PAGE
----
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Can North Korea Shoot Down U.S. Planes? Minister Calls Trump’s Tweets A “Declaration Of War”

On Monday, the tension between North Korea and the U.S. ratcheted up one more notch. The country's Foreign Minister Ri Yong-ho said Trump's tweets about North Korea constituted a declaration of war on Sept. 25, referring to remarks that President Donald Trump made last week about North Korea and its leadership, per The New York Times. Now, Ri's warning to the U.S. has experts worried.

Speaking Monday in New York across the street from the United Nations, Ri said,

Last weekend, Trump claimed that our leadership wouldn't be around much longer, and hence, at last, he declared war on our country... Given the fact that this comes from someone that is currently holding the seat of the United States presidency, this is clearly a declaration of war. Since the United States declared war on our country, we will have every right to make countermeasures, including the right to shoot down United States strategic bombers even when they are not inside the airspace border of our country.

The remarks by North Korea are in response to various threats and cheap shots Trump has taken, both on social media and in person, against the country and its leadership. Relations have grown increasingly hostile and condescending over the last month after Trump's "fire and fury" threats on Aug. 8, and coming to a head with a contentious United Nations speech on Sept. 19.

Col. Robert Manning, a spokesperson for the Pentagon, responded to Ri's statement on Monday. According to NPR, he said,

If North Korea does not stop their provocative actions, you know, we will make sure that we provide options to the president to deal with North Korea.

Ri's warning is widely seen as the latest escalation between the two countries' threat-filled exchanges. In fact, North Korea's leader Kim Jong-un already called Trump's words a "declaration of war," but today's remarks by Ri come as a specific and clear warning about the potential consequences of those words. In a statement shared on Sept. 22, Kim said, 

Now that Trump has denied the existence of and insulted me and my country in front of the eyes of the world and made the most ferocious declaration of a war in history that he would destroy the D.P.R.K. [Democratic People's Republic of Korea], we will consider with seriousness exercising of a corresponding, highest level of hard-line countermeasure in history.

Beginning with an aggressive speech at the U.N. on Sept. 19, the president publicly dragged his drama into the international spotlight. In his remarks, he threatened to "totally destroy" North Korea.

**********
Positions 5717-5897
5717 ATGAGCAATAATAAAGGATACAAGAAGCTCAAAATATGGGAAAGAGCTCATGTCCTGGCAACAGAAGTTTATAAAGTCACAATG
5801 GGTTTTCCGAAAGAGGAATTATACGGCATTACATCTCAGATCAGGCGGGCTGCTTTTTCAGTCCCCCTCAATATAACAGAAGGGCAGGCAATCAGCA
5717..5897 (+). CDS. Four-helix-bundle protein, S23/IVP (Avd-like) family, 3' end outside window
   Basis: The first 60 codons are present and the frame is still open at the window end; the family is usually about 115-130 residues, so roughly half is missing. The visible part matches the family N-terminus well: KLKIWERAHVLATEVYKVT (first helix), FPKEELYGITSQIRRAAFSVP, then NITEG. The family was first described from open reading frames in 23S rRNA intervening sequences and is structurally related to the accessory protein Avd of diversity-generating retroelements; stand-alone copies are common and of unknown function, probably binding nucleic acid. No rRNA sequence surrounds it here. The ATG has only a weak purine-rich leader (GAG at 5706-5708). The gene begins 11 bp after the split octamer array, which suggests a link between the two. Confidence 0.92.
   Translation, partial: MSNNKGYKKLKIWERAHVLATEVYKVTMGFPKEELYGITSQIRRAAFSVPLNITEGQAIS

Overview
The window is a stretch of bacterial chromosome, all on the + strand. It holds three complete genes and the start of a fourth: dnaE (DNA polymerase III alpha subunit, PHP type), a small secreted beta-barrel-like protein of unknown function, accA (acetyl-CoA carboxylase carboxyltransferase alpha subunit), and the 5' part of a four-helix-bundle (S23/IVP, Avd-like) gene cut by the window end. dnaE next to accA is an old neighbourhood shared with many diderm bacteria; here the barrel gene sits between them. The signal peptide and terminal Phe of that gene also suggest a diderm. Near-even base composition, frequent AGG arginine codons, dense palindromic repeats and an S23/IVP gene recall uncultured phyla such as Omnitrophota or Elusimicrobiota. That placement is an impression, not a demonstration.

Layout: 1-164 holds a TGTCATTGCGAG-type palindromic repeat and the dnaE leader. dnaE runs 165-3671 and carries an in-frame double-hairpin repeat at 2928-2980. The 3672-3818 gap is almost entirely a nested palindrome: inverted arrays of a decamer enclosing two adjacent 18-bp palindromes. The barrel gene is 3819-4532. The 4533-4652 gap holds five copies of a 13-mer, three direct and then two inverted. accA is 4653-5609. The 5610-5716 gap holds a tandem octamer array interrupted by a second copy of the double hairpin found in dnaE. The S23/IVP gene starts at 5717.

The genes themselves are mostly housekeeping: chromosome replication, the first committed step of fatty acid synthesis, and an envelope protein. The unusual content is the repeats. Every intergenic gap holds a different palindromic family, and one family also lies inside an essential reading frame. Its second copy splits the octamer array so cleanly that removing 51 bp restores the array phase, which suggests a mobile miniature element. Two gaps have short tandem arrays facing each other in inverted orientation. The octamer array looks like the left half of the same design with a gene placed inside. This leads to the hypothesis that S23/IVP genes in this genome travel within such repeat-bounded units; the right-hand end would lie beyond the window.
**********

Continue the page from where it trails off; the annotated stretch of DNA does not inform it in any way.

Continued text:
And over the weekend, the president continued his North Korean feud online.

This tweet came just hours after he'd called the North Korean leader Kim Jong Un a "madman," also via Twitter.

On Saturday, Sept. 23, USA Today reports, the U.S. sent military fighter jets and bombers to international airspace near North Korea, rendering them farther north of the neutral Demilitarized Zone between North and South Korea than they'd ever flown.

While not an act of war, these flights are generally seen as a deterrent rather than a provocation, Vox reports. Still, experts on nuclear war are worried about Monday's comments. While a full-on exchange of missiles remains unlikely (and as the Times notes, North Korea has limited ability to follow through with threats to shoot down U.S. planes), the dynamics and attempts at mutual provocation are troubling.

According to the U.S. House of Representatives Archives, Congress has declared war 11 times since 1789, the last time being World War II. But the president also wields power to embroil the country in international fights, and the U.S. has ended up in conflict with or without formal authorization from the legislative branch to enact war. As you probably noticed, we've been engaged in "war" without calling it that for the past couple of decades in multiple countries, such as Iraq and Afghanistan.

Jeffrey Lewis, an expert on North Korea, explained to Vox that possessing nuclear power can give some world leaders a cockiness they wouldn't normally have -- akin to being reckless when drivers know they have seat belts to protect them.

There is some research about seat belts — early on, it seems, drivers with seat belts drove more aggressively. Nuclear weapons, for some leaders, do the same thing.

Hopefully the metaphor ends here and the world doesn't end up with two overly confident drivers who crash while wearing seat belts. There's an awful lot of passengers involved.